Graphic Novels or Comic Books?


Main Entry: graphic novel

Function: noun

Date: 1978

: a fictional story that is presented in comic-strip format and published as a book

  • Graphic novels use symbols and pictures to tell stories.
  • When we read graphic novels we are using different parts of our brains.

I recently took my students to the MS Library for their weekly “book talk” with our librarian, Mr. Peter Giordano. Each week, I am always curious to see what tidbits of information “Mr. G” has up his sleeve to share with the students {and me}.  As is the case each week, we have a predetermined topic to discuss – generally focused on a quarterly reading genre or unit of study. This week’s topic – Graphic Novels.  Once again, I was not disappointed by Mr. G’s informative and engaging presentation. This issue for many is simple – what is a graphic novel? (see definition above)  Additionally, what, if any, value do graphic novels provide young readers?  The answer is simple – graphic novels are an invaluable asset.  More precisely, we naturally assign meaning and value to the things we see.  Therefore, graphics/pictures in conjunction with a story provides the reader the ability to have an even deeper understanding of the message or information being communicated.  Graphic novels assist young readers in negotiating meaning by “placing them at the scene” through words and through pictures.  When we read graphic novels, we use different parts of our brains to connect our understanding and assess meaning.  When working in any learning environment, this type of tool becomes extremely beneficial. However, let’s not falsely assume that graphics and pictures are only for our young learners.  Pictures and symbols have been used for thousands of years to communicate a variety of messages:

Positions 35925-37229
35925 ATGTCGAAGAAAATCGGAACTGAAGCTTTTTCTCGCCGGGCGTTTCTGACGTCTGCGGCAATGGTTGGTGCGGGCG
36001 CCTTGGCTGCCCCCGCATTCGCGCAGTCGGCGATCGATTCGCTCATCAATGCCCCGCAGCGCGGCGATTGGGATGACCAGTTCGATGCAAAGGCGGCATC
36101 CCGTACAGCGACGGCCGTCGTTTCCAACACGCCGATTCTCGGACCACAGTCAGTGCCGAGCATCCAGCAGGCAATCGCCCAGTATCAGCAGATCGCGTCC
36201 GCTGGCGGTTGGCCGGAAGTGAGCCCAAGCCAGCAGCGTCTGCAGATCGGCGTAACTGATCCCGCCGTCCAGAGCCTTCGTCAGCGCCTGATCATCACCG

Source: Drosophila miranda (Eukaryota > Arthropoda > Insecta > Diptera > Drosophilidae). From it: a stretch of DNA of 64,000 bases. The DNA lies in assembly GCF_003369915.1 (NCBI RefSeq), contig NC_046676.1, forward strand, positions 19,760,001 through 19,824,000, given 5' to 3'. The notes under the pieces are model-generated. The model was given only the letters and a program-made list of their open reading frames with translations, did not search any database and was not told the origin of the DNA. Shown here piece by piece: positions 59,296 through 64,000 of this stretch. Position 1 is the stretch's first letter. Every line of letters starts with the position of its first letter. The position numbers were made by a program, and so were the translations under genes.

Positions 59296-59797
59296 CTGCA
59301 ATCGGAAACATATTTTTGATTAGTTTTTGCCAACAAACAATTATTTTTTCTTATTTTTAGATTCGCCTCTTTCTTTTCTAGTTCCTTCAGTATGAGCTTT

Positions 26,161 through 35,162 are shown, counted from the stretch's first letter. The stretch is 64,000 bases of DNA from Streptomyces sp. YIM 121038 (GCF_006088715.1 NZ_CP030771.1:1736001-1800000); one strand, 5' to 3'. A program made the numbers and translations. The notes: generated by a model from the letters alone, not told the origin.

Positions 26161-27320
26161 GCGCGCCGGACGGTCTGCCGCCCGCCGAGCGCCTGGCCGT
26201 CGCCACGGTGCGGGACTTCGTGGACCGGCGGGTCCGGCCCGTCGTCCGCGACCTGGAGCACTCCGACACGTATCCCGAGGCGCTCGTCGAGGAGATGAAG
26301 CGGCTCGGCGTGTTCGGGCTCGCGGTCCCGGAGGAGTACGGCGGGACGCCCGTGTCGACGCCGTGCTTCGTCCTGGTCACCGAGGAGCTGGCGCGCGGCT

I for one have become a huge advocate for graphic novels – if used in moderation.


Visual Voice


Today, visualization has the potential to become a mass medium. Engagement — grabbing and keeping the attention of a viewer — is the key to its broader success. The clearest, most precise graphic in the world communicates nothing if nobody looks at it.

As society moves towards more visual presentation of data/information, it’s clear that even “before viewers understand the data, they form strong impressions of the intended message based on colors, fonts and the like.”  Comparatively, when discussing the writing process with students, teachers talk about the characteristics of good writing and how to engage readers.   Additionally, the mantra of “revise, revise, revise” emphasizes the need to constantly improve  word choice and sentence structure to keep a reader’s attention.  We place importance on the precise selection of words to elicit the correct image we hope our writing “paints” in the minds of the readers. Young writers are taught to carefully select only the most important pieces of information, examples, and/or details to keep their writing focused and reader hooked.  Nowadays, a picture really does say a thousand words.  It is now equally important to educate students about how to  select/craft a visualization so it properly and effectively communicates the intended information.  Teachers and students alike need to understand the power of a well designed visualization and what it communicates to the audience.  Clearly,  images and graphics are the “visual voice” of our students.